The exponential growth of cyber space and the emergence of an ‘Internet of Things’ – where more and more everyday items are connected to the Internet – has irreversibly changed global society, politics, economics and the landscape of international affairs.As with any development in human history, such a change brings immense opportunities and threats. On the one hand, the Internet has enhanced the way people connect, communicate and organize collective action. Through social media, for example, the people of Egypt were able to organize a revolution during the ‘Arab Spring’. The web is also holding governments to account in unprecedented ways. WikiLeaks and the Edward Snowden revelations are two prominent examples that have exposed the machinations of the US government and the quasi-legal intelligence gathering activities of the National Security Agency (NSA). To that extent the growth of the Internet has had a democratizing effect in global affairs.
However, as President Obama declared in a speech in 2009, the “cyber threat is one of the most serious economic and national security challenges we face.” Criminals, terrorists, and recalcitrant state actors are taking to cyber space in order to commit crimes, attack individuals and institutions, and steal proprietary information and trade secrets. In the last year alone, the credit card information of millions of customers at the US-based Target department store chain was compromised, producing an immense financial loss. Last month, after evidence of a state-sponsored Chinese hacking came to light, the United States indicted members of China’s military for acts of economic espionage. Experts now fear that state-sponsored hackers may attempt to compromise nuclear power facilities and banks to disable critical infrastructures. Almost every day, there are reports of cyber-attacks in the newspapers. What is most concerning though is that analysts fear we are currently witnessing the ‘tip of the Iceberg’.
In a ground breaking report entitled Cyber Power, Harvard political scientist Joseph S. Nye noted an inherent asymmetry of power within cyber space between offensive and defensive players. In essence, attackers have the advantage given the proliferation of actors, the increased sophistication of attack vectors, and the rapidly evolving threat landscape. Governments and businesses around the world are collaborating to increase the resilience of cyber space against attack. With every innovation, however, it seems they are one step behind. Safeguarding cyber assets requires innovative thinking because classical deterrence mechanisms have been rendered ineffective.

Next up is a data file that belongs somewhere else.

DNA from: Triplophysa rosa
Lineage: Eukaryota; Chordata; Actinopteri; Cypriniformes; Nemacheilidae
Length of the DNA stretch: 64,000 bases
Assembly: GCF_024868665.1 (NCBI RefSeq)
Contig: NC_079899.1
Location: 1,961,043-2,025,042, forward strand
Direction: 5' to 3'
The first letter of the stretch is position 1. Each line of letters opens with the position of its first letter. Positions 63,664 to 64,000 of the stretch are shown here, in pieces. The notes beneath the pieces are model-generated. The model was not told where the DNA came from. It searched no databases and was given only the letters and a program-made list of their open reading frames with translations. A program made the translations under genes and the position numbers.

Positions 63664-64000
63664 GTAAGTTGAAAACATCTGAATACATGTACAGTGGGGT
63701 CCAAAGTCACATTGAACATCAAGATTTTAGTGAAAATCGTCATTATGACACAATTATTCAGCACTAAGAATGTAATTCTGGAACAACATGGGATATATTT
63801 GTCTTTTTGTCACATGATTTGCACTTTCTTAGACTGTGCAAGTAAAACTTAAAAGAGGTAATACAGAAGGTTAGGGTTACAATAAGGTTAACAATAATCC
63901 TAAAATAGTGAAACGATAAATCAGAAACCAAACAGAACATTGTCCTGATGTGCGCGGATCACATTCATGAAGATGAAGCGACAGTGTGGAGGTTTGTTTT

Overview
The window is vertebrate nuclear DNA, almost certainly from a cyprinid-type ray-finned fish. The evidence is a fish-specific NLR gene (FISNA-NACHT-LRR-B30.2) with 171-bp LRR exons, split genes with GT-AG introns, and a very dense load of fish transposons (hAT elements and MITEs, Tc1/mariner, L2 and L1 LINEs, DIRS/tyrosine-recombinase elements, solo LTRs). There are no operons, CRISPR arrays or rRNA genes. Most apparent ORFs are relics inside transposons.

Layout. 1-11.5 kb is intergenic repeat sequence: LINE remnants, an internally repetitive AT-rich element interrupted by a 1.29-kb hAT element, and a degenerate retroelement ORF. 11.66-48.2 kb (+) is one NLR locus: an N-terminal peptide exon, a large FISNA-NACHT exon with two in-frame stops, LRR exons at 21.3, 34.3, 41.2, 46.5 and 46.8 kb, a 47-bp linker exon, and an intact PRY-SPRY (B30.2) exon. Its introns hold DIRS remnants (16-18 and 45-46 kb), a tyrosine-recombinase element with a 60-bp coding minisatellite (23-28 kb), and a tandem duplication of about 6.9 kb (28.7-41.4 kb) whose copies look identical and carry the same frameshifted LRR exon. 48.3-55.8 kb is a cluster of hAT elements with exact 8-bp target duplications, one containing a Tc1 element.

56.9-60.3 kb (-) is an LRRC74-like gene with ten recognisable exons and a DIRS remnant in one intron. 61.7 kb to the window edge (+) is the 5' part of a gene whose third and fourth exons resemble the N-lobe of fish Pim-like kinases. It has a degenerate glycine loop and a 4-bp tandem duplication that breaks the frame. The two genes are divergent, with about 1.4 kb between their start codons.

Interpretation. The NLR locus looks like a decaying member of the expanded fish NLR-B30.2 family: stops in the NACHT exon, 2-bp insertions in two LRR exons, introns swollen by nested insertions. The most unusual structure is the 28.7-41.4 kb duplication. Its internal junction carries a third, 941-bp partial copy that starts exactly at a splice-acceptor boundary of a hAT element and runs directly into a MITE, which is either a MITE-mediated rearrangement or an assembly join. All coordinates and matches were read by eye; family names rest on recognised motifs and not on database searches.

While governments, academics, and other authorities struggle to grapple with the global cybersecurity challenge, cybercrime has a pronounced impact on individuals. Crimes such as identity theft and phishing have been on the rise in the last decade, producing hundreds of millions of dollars of financial losses. Consult some of the following tips to learn how you can protect yourself:
What can you do to protect your personal information from cyber-attack?
- If you use social media such as Facebook or Twitter, do not post your date of birth or sensitive personal information. This information can be used by cyber criminals to steal your identity and commit fraud.
- Use a complex password for e-mail and social media sites, including a combination of numbers and letters, and do not share it with anybody. If you need to write your passwords down to remember them, ensure they kept in a safe place, and change them often.
- Install up-to-date anti-virus software and a firewall on devices you use to connect to the Internet. This will keep your personal computer and mobile devices relatively safe from intrusion. Be sure to update this software with patches as they become available so your computer adapts to innovative criminal practices.
- Be very suspicious of any e-mail with an urgent ‘call to action’. If you receive any messages claiming to be from your bank, the government, or another source of authority asking for personal information, be cautious. Always follow up by telephone to ensure you are not receiving a ‘phishing’ message, and never supply your personal information by e-mail.